FWIW I have pretty high-end pc and I mostly just use the MS office suite, listen to music, and play games.

That's the trouble with these things indeed. I haven't had any noticeable issues with any past win10 updates myself, this is the first one that's given me trouble.

Ironically I only ended up on 2004 because I did a clean install to get away from any old cruft in my system and ideally make everything run even better. Took some doing to get 1909 on a usb stick again since the win10 media creation tool only downloads the latest version. :mikey2:

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5 hours ago, Kerry said:

 

I’m also happy that Google isn’t stealing my data. 

You prefer it when Microsoft steals your data?

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9 hours ago, dsavitsk said:

You prefer it when Microsoft steals your data?

Somehow I do 🙃

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Microsoft is coming under fire (again) for forcing Edge on people: https://www.theverge.com/21310611/microsoft-edge-browser-forced-update-chromium-editorial

I think the title is linkbait and the tone is overly alarmist. I never used Edge as a primary browser (I doubt many people did), but it makes sense to include one with the operating system. No doubt the old Edge was full of security holes and switching to the Chromium version fixes some of those problems.

I have a bigger problem with Microsoft forcing new Windows 10 users to create a Microsoft account. You can get around it by disconnecting the computer from the internet, but it shouldn't be so difficult to say "no" to a Microsoft account (and Apple are like this with the Apple ID as well).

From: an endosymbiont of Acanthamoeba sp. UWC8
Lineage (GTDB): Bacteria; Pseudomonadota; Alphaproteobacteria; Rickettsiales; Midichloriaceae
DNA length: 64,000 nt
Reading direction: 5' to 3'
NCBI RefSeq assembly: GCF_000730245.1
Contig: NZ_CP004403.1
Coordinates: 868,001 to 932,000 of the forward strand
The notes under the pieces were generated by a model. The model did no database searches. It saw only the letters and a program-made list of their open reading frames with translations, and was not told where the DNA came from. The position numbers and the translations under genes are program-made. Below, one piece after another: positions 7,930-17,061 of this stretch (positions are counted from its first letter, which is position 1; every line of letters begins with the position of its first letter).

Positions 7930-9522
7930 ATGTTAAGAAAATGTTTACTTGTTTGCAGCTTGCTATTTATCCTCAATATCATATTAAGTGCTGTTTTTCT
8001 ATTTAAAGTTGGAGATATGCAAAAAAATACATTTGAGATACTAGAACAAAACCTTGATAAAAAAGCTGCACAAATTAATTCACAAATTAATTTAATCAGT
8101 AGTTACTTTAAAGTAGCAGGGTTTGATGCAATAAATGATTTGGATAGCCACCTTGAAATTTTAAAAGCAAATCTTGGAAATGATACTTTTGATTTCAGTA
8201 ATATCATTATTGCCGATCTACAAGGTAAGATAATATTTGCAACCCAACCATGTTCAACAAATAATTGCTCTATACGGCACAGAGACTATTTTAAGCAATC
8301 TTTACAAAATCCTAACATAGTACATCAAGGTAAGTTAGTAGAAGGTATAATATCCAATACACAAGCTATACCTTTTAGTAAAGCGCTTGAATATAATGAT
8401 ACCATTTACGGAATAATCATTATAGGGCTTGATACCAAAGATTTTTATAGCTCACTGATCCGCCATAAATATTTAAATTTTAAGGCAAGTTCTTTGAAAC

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Bitch, that's a two hour video, and you didn't even link to a relevant timestamp?

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14 minutes ago, Fitz said:

Bitch, that's a two hour video, and you didn't even link to a relevant timestamp?

Oh, it's worse'n that, I didn't even watch it myself.  🤓

It's Barnacules Nerdgasm.

The title changed -- it used to say something to the effect of "Microsoft Admits Bad Update Passwords Are Weak Facebook Screwing Up Again...".

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They do mention Apple's move to ARM in the last 10 minutes... killing off the Hackintosh (mostly).

Intel released details on a hybrid, mobile-oriented, stacked platform (Lakefield) this week with a big Intel x86 CPU and smaller Atom CPU:

https://www.anandtech.com/show/15877/intel-hybrid-cpu-lakefield-all-you-need-to-know

Edited by HiWire

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I mean, it'll be at least 2 more generations of hardware on intel, so the hackintosh isn't dead yet...*typed on my hackintosh*

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I don't think killing the hackintosh is high on Apple's priorities.

Looking at the WWDC videos, it's still obvious that Apple relies heavily on 3rd-party development to keep the ecosystem viable. They have a lot of cash, but they have wisely continued to limit their growth (and product platforms), even after all the acquisitions. That does sometimes make Apple look very slow-moving, as they have fewer partners and markets than Microsoft, for example.

Edited by HiWire